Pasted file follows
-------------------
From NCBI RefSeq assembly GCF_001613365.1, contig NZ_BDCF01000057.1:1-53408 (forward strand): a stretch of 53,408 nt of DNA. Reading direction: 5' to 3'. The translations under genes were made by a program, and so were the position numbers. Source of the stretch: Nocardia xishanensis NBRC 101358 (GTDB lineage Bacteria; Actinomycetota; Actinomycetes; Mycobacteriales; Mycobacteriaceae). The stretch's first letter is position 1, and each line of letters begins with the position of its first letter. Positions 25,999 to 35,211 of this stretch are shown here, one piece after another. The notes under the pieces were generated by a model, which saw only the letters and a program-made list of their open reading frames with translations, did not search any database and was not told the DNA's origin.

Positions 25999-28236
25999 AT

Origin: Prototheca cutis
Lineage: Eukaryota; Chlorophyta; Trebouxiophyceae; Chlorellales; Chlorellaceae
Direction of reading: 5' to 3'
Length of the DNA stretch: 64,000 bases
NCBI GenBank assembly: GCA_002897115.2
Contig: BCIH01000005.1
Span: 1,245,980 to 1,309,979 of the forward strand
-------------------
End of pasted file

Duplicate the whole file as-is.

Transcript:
From NCBI RefSeq assembly GCF_001613365.1, contig NZ_BDCF01000057.1:1-53408 (forward strand): a stretch of 53,408 nt of DNA. Reading direction: 5' to 3'. The translations under genes were made by a program, and so were the position numbers. Source of the stretch: Nocardia xishanensis NBRC 101358 (GTDB lineage Bacteria; Actinomycetota; Actinomycetes; Mycobacteriales; Mycobacteriaceae). The stretch's first letter is position 1, and each line of letters begins with the position of its first letter. Positions 25,999 to 35,211 of this stretch are shown here, one piece after another. The notes under the pieces were generated by a model, which saw only the letters and a program-made list of their open reading frames with translations, did not search any database and was not told the DNA's origin.

Positions 25999-28236
25999 AT

Origin: Prototheca cutis
Lineage: Eukaryota; Chlorophyta; Trebouxiophyceae; Chlorellales; Chlorellaceae
Direction of reading: 5' to 3'
Length of the DNA stretch: 64,000 bases
NCBI GenBank assembly: GCA_002897115.2
Contig: BCIH01000005.1
Span: 1,245,980 to 1,309,979 of the forward strand